hutchmoot snapshot: constellations, reasonable worship, & ancient truths.

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Just like heat and smoke, the bubbles of a carbonated beverage rise. So, too, have snapshots of my experience at Hutchmoot 2013 risen to the top as I’ve reflected in the days since I returned home. Those snapshots have refused to settle to the bottom and instead have insisted that I pay attention to them. More vivid than any other moment for me at Hutchmoot is the standing ovation we gave Leif Enger after he had spoken to us about reasonable worship and the constellation of gratitude, persistence, and delight, after he read to us from his new, yet-to-be-published book. Other people have mentioned this ovation as one of their favorite moments of the weekend, but I had the unique perspective of sitting in the seat directly behind Leif’s wife Robin. So I got a front seat viewing to this incredibly intimate moment.

“Story, and the process of storytelling, is the only apologetic by which I can even begin to understand the world.”

What I love about Leif’s “Special Guest Speaker” talk is that he prefaced by saying he was going to speak simply on the subject at hand: Story. And then he proceeded to speak beautifully, putting flesh on such ancient truths. Because isn’t that what Story is? An ancient truth that is continually reborn into something new? The bones never change, but we are each commissioned to bear flesh to those bones, lending ourselves in participation with the Great Storyteller. Stories not only form the apologetic by which I comprehend the world (for I, too, ascribe to that school of theology); Story, and my participation in it, is my reasonable, acceptable worship.

In explanation of what he meant by ‘reasonable worship,’ Leif described his 14 year-old dog named Collie, who died last year. Collie’s reasonable worship was to stand sentry over Leif and Robin’s sleeping because this is what she loved to do, and she didn’t want to miss out on anything, should the Master need her.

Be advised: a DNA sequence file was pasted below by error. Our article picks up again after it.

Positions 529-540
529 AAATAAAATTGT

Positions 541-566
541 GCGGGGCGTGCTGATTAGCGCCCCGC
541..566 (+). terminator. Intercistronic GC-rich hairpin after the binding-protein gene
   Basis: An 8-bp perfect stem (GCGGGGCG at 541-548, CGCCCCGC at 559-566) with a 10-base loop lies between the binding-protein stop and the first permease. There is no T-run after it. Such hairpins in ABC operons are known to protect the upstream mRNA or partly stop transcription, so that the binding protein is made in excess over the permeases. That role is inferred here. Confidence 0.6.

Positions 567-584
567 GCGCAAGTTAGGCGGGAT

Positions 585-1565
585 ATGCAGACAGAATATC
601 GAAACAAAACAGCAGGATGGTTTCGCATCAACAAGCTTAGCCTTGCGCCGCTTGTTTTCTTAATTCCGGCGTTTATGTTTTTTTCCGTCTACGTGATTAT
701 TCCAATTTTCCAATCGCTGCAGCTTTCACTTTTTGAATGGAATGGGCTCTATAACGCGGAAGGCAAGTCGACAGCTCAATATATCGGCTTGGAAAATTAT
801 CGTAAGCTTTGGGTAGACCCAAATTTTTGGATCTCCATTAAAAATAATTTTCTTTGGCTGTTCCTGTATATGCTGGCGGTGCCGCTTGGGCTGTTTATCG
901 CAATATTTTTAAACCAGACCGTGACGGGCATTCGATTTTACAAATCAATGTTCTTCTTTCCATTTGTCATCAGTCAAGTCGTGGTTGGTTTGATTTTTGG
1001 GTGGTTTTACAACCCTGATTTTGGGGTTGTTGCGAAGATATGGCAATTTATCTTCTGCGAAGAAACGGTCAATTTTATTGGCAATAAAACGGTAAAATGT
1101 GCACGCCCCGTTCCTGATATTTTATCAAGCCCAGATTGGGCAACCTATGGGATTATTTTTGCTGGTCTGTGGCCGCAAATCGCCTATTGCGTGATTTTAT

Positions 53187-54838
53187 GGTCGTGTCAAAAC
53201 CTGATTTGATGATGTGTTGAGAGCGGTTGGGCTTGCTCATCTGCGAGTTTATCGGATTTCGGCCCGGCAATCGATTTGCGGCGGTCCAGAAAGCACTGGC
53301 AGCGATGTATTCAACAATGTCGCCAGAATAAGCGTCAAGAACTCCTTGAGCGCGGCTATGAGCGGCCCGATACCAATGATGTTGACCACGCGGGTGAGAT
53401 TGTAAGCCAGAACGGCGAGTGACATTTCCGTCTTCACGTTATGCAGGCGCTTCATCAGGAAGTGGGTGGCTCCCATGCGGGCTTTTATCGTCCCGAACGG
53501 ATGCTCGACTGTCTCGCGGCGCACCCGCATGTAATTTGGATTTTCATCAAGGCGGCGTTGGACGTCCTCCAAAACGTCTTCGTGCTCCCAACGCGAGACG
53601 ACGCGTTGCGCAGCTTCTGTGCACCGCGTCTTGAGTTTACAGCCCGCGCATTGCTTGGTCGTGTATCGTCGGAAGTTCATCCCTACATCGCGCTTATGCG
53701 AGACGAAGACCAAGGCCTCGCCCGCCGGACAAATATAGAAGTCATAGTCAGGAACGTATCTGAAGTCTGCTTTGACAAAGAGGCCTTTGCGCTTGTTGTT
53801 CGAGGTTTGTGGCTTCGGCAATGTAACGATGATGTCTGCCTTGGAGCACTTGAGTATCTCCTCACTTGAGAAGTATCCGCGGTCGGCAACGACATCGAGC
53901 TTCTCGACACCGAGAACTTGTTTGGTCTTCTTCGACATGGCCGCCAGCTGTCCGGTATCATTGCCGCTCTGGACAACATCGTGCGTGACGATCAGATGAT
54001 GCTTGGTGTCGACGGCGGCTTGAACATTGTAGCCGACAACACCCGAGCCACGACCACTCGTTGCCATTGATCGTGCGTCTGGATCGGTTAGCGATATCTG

The sanctuary where Leif spoke was filled with a bunch of people who either create or appreciate great art and great storytelling. I’m sure a great many of us regard our participation with storytelling as a hobby or a guilty pleasure or side project or a distraction from the more important things that need to be done. But reasonable worship? My storytelling and my appreciation for it is the worship that is most acceptable to the Lord? How deliciously liberating.

But never mind my disbelief that something so simple could actually be true. Some things are just too beautiful not to be true.

I think it must have come as a great shock to Leif that we would give him such a robust and sincere ovation, and even more of a shock that we applauded him for so long (I recorded it: our ovation lasted for over a minute and a half). His head was bowed and his shoulders seemed to bend themselves beneath the weight of our admiration and gratitude for his words. He simply did not know what to do with our ovation.

Robin, though, knew exactly what to do. In the hour or so before Leif’s talk, Robin had befriended my comrades and me, and no matter what we were actually talking about, her love and pride and adoration for her husband and her two grown sons resonated from her presence. It was apparent that her warmth resulted from the life she has shared with this man for 30 years. So she knew exactly what to do, how to provide her support to Leif, how to hold his head up and bolster his shoulders to bear the weight of our applause.

Such a sight was overwhelmingly priceless. Truth reverberated in his lack of know-how and in her joyful, steadied embrace. That. That is why stories matter. Why putting flesh on bones is the noblest of tasks. Why our participation in stories is our reasonable worship.

“We and the world, my children, will always be at war.                   Retreat is impossible. Arm yourselves.”                                         Leif Enger, Peace Like a River.


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